Two Primary U.S. Investment Visas: EB-5 and E-2
For foreign nationals who desire to live or work in the United States through investment, two types of visa are available: the EB-5 Immigrant Investor Visa and the E-2 Treaty Investor Visa. The amount of capital required and the residency status afforded by these two investment visa types differ, and so anyone seeking to gain residency status in the U.S. through an investment should take the time to understand these differences in order to select the path that fits their situation best.
Created by Congress in 1990 through the Immigration and Nationality Act, the employment-based fifth preference visa, or EB-5 Visa, is unlike other types of U.S. visas in that it is the only employment-based visa that also requires the applicant to invest in a U.S. commercial enterprise.
The EB-5 Immigrant Investor Pilot Program is administered by United States Citizenship and Immigration Services (USCIS), and through this program, foreign investors can obtain permanent resident status—and eventually citizenship—for themselves and their dependent family members.
The EB-5 Program requires applicants to invest a minimum of $1,800,000 into a new commercial enterprise in the U.S. This investment threshold is only $900,000 for investments located within targeted employment areas—which are rural areas or areas of higher-than-average unemployment.
In addition to the required capital, a number of criteria must be met in order for the investor to qualify for a Green Card. For example, the new commercial enterprise must create 10 full-time jobs per EB-5 investor, and the investor must be sufficiently engaged in the ongoing management of the enterprise. If all of the criteria for the EB-5 Program are met, the investor and his or her family will be able to apply for permanent resident status and ultimately for U.S. citizenship.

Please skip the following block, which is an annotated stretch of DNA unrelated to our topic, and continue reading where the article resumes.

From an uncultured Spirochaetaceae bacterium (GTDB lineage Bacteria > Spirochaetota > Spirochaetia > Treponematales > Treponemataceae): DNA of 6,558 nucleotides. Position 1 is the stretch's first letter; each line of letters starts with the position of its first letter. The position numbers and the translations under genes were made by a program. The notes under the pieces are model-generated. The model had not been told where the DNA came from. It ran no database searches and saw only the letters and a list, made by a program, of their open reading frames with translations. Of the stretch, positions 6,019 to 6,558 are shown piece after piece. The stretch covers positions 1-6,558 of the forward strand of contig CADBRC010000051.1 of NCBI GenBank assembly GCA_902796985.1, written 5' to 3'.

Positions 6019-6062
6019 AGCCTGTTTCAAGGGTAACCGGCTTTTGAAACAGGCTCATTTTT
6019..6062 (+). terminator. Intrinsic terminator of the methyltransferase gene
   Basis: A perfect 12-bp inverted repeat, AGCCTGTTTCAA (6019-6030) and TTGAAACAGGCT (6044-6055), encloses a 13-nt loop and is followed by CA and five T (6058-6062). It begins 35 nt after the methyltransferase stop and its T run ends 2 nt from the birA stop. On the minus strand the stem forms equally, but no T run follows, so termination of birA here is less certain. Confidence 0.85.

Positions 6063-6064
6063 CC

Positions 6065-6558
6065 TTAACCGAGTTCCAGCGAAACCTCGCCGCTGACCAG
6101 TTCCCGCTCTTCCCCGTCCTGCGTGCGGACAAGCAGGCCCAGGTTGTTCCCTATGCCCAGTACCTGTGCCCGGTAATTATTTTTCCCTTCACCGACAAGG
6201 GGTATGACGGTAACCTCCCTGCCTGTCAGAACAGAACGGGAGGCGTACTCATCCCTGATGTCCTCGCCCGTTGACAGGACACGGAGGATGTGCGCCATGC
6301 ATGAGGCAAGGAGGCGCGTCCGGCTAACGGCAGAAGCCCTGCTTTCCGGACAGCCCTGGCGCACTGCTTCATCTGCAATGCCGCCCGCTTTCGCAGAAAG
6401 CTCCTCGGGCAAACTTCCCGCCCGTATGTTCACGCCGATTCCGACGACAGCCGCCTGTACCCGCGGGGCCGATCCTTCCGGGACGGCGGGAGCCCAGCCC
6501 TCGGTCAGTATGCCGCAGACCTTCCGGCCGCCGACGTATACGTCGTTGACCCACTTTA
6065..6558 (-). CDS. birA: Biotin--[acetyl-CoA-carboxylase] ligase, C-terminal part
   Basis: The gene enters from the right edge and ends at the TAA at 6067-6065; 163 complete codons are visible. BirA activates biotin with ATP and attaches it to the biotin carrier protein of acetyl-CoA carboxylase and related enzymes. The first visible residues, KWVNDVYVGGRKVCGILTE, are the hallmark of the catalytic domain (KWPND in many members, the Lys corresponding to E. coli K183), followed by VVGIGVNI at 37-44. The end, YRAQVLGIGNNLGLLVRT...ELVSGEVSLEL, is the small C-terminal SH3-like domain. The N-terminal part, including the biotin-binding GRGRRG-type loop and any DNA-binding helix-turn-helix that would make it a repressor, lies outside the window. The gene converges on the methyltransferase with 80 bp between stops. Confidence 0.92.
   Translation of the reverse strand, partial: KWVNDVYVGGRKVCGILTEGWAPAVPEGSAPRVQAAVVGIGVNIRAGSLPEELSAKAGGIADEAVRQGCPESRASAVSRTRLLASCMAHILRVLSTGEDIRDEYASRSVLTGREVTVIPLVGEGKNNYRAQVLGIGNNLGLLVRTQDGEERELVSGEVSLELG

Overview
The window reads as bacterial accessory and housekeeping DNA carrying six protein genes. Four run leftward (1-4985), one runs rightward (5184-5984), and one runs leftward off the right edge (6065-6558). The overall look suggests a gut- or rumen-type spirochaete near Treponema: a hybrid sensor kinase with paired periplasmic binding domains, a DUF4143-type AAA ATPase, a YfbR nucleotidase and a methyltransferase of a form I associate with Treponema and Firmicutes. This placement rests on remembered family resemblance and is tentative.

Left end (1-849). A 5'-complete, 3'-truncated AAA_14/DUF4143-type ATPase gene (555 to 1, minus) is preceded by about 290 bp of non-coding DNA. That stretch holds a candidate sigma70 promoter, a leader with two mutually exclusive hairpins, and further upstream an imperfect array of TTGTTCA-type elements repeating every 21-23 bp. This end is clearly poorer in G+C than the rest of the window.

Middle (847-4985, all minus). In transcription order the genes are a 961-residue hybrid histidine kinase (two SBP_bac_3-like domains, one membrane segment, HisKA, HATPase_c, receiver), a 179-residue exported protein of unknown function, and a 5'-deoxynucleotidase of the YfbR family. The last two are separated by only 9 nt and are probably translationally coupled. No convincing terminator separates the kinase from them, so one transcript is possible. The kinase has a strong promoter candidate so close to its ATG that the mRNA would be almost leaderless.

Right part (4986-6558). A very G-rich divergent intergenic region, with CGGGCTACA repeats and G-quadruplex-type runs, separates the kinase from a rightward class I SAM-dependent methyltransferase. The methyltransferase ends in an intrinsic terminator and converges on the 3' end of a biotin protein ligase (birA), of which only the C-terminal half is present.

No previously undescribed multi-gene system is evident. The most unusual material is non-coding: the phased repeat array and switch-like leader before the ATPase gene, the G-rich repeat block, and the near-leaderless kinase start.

The E-2 Visa is a nonimmigrant classification that enables foreign nationals from treaty countries to enter the United States on the basis of a business investment. This investment may establish a new enterprise or purchase an existing business.
In addition to the investor, his or her employees (or the employees of a qualifying organization) may be eligible for the E-2 classification. The dependent family members of treaty investors and eligible employees may also be able to apply for E-2 nonimmigrant status.
The E-2 Visa allows an initial stay of no more than two years, though extensions of up to two years can be granted. And E-2 nonimmigrants may be granted an unlimited number of extensions.
Key Differences Between EB-5 Visa and E-2 Visa
One of the key differences between the EB-5 Visa and the E-2 Visa, however, is that EB-5 investors are seeking permanent residence in the U.S. while E-2 treaty investors must maintain an intention to leave the U.S. upon the expiration or termination of their status.